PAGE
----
June 11, 2014

On Race Day It All Comes Down to a Run

The swim start may scare you but the run is where the real suffering happens if you’re not prepared.

Most people focus on what to do in training but knowing how to save your legs for the run during the race is critical.  I’ve seen both training-challenged and super prepared athletes reduced to a shuffle well before the finish line.

How does this happen?  And more importantly what can you do to avoid the dreaded death march on race day?

Bottom line is this:  Your ability to resist fatigue has to do with making smart moment to moment choices… specifically, choices that keep you moving forward at a sustainable pace without unnecessary spikes in effort.

Here are a few common mistakes that athletes make on race day that lead to failure on the run.

Going out too hard at the swim start:   Hammering it for the first 200 or so yards and then settling into your race pace is a common strategy.  That’s fine if you trained for it and actually do settle into a pace you can handle.  If you haven’t, you can easily put yourself into oxygen debt which will force you to slow down and recover.  This wastes valuable energy for no gain.

High kick rate in the swim:  A good, rhythmic kick is an important part of your stroke. Unless you have a particularly strong kick, however, increasing the rate won’t add much to your swim speed and can lead to early fatigue.

Ride above your pay grade on the bike:  When other competitors flash by you it’s easy to let your competitive nature drive you to push a higher pace.  But unless this is a training race and you’re purposely riding harder than you trained to test your fitness, you’re setting yourself up for an extra-long, frustrating day.  You can’t out race your training.

Try to make up for lost time:  Imagine this: You’re on track for a personal record with a Kona slot fully in sight.  Suddenly you get a flat and to make matters worse the tire change goes badly.  After 20 long minutes you’re back on course and you decide to pick up the pace in hopes of reducing the lost time only to find your legs shot when you head out on the run.  Oh yeah.  This happened to me.

Bolt out on the run like a pro:  Running too hard in the first half of the run can easily leave you hanging on for dear life when you turn for home on the second half.  Going too hard too quickly slows the normal adjustment your body must make to effectively transition to efficient running form.

Now that you know what NOT to do, here’s what you should do instead:

Focus on your breath:  Yes, I know you were planning on breathing throughout the day.  But this is about focusing on taking deep breathes when the gun goes off.  This will help you avoid spiking your heart rate, which is likely creeping up a bit from the excitement of the moment.   Deep breathing will also help you to stay in control and build into a solid swim pace at a comfortable effort.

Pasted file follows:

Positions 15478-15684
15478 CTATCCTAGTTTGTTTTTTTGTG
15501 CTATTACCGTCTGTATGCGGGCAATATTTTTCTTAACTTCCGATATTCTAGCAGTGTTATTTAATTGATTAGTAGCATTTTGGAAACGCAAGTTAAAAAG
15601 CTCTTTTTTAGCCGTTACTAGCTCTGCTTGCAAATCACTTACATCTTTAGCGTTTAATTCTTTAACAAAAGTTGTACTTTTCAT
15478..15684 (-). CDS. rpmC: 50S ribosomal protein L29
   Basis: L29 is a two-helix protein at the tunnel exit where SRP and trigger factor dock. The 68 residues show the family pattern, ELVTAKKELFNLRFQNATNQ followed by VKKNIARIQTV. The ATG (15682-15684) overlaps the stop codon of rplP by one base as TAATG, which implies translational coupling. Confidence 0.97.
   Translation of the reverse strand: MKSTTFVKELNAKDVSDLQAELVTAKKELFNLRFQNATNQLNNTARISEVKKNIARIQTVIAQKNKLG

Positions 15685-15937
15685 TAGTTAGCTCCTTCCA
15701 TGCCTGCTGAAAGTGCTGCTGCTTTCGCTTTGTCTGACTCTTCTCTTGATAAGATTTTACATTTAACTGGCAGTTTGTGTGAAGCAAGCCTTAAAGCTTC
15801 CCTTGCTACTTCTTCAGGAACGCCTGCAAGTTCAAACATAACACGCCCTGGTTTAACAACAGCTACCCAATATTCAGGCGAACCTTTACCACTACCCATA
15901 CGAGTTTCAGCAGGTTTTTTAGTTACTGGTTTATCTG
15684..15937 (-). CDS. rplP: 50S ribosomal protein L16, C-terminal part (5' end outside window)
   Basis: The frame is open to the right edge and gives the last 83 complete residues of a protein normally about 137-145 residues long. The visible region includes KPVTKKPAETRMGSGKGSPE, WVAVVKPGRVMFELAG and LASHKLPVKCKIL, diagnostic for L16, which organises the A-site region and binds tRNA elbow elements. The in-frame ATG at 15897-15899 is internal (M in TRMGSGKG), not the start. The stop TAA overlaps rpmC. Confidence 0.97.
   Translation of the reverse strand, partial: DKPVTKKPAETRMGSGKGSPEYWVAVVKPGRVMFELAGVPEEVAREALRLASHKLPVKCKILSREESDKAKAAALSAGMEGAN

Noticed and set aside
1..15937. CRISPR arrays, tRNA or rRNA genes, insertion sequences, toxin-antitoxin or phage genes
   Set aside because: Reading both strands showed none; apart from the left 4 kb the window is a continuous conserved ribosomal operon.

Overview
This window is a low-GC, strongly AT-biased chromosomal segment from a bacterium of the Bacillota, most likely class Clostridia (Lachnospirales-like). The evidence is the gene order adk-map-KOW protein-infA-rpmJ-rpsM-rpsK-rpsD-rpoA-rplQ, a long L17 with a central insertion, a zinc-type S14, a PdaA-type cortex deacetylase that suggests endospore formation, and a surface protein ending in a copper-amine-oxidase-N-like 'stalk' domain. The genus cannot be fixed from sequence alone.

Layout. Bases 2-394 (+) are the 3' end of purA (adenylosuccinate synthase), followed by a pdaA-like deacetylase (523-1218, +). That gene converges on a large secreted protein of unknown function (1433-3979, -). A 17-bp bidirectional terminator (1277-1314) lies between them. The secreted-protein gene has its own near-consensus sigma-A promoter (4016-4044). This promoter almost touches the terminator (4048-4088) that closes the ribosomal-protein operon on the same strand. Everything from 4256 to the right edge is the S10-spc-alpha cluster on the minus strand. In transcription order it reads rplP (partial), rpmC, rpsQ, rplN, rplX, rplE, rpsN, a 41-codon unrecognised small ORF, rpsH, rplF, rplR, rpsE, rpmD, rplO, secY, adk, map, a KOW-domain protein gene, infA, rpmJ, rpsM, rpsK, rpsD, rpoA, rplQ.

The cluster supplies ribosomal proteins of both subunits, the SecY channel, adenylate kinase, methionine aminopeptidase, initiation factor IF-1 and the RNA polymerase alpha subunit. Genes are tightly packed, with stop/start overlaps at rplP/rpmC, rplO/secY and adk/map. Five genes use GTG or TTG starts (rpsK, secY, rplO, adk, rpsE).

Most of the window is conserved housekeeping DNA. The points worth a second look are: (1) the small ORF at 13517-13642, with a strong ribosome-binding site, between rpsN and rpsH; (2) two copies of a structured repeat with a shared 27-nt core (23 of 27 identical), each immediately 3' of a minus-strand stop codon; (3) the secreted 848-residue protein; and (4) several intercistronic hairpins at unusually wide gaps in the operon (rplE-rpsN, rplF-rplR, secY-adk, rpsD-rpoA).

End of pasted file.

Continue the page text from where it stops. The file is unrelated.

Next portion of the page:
Ride one gear easier than you can hold:  This tactic lets you build into your pace without over stressing your body during the transition from swimming to riding.  It works particularly well in long course races because physically and psychologically you’re building momentum and you can count on having more in the tank as the day goes on.  Combine this tactic with good pacing and you’re well on your way to a faster run split.

Spin more in the last few miles:  When that “horse to the barn” syndrome sets in its hard not to push big gears to finish the bike leg FAST.  Try instead to increase your cadence up to 90 RPMs or more in those last few miles to loosen your legs and prepare them for quicker turnover in the run.

Stretch before T2:  In those last few miles take a moment to stretch out your back and calf muscles.  Just stand up and lean your hips forward to loosen your back muscles and then drop each pedal one at  time to the 6 o’clock position and push your heel down to lengthen your calf muscles.  This will make it a little easier to jump off your bike, dash into T2, and transition to an upright running position.

Focus on fast leg turnover first:  If you want a faster run leg you need to start with a higher leg turnover.  The reason is simple because after the swim and bike your legs will be tired and your stride shorter.  Your best weapon at this point is a quick cadence that uses your cardio system more than your leg strength.  That way you have a better chance of holding your pace through the second half of the run.

Talk to yourself…Positively:  To help you get into a good run rhythm it’s a good idea to have something in your quiver that gets you focused.  You can count your breaths, repeat a word or phrase like “quick” or “smooth and strong” to yourself, repeatedly count from one to four, hum or sing a favorite song, and by all means smile!  Remember there’s no right or wrong; there’s only what works for you.

That’s it for this week.  Until next time train safe, stay healthy, and hope to see you at the races.

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